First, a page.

Depending on the build of your switch, this
may be easy or difficult to access and clean
using very light emery polishing paper or
perhaps just a rough clean rag. It can be a
particularly worrisome problem because often
the plunger gets stuck in the down position,
meaning that the horn won’t turn off. This
problem is far worse if the momentary switch
is being used to start an engine. I’ve seen
these switches stick down in this application,
causing the starter solenoid to remain activated, and thus continuing to run the starter
after the engine has fired off. This can quickly
ruin a very expensive starter and related components and is a good reason to replace these
relatively inexpensive switches regularly.
in the open end of the solenoid. It is held in
position by springs. The magnetism from the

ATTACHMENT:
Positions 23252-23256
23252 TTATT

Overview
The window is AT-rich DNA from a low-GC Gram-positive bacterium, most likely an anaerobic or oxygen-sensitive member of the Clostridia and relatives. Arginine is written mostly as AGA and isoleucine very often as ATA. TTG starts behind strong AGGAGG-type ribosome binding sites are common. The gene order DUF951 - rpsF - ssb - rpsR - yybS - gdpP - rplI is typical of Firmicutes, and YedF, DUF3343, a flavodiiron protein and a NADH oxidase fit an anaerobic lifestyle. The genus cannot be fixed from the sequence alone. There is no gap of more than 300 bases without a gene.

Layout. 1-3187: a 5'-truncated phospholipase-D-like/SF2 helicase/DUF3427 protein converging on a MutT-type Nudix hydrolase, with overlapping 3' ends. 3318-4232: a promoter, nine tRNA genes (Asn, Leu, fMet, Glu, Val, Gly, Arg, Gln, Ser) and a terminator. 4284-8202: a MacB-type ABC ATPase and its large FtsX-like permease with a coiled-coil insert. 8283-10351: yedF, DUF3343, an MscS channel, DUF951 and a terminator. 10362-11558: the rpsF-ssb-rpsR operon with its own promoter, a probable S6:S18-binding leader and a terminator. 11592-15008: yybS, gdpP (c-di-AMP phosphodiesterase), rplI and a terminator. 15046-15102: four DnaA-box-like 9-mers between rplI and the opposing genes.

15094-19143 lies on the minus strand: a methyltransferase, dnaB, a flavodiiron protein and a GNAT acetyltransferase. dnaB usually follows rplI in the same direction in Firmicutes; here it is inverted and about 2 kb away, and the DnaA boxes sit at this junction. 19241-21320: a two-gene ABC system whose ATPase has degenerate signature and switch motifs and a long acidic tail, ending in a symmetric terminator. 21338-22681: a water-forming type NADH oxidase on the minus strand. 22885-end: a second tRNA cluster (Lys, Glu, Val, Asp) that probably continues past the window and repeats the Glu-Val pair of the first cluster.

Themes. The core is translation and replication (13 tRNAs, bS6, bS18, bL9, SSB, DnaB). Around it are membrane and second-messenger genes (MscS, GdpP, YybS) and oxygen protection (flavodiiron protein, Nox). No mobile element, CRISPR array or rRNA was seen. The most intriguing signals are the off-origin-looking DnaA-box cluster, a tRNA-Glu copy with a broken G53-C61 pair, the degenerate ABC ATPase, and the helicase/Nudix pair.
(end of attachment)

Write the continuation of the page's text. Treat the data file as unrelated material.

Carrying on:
coil overcomes the springs’ resistance, pulling
the shaft in. This does two things in a typical
starter arrangement. The shaft, as it is pulled
to the end of its chamber, pulls the starter’s
gear out so that it engages the engine. But the
other end of the shaft, as it is thrust forward,
contacts and pushes a “button” which is
essentially another momentary switch.
(g) Cap being removed from top of
starter solenoid revealing the wires
leading down to the coil in the coil
casing. (h) Without the cap in place to
hold the spring down, the copper contact disk (note pitting from arcing) is
touching the terminal post as it would
be if the engine were being started.
(i) The plunger assembly for the contact disk is the “button” pushed by
the shaft in the coil casing.
WHEN ONE SWITCH
The solenoid on an engine starter illustrates
a multifaceted application of this type of
switch. Instead of utilizing the muscle power
from your finger to push the plunger, you
utilize 12-volt current by turning the key
or pushing the starter button, which sends
the current to wires in the wall of the sole-
noid, creating magnetism. The “finger” in
the engine solenoid is the heavy metal shaft g
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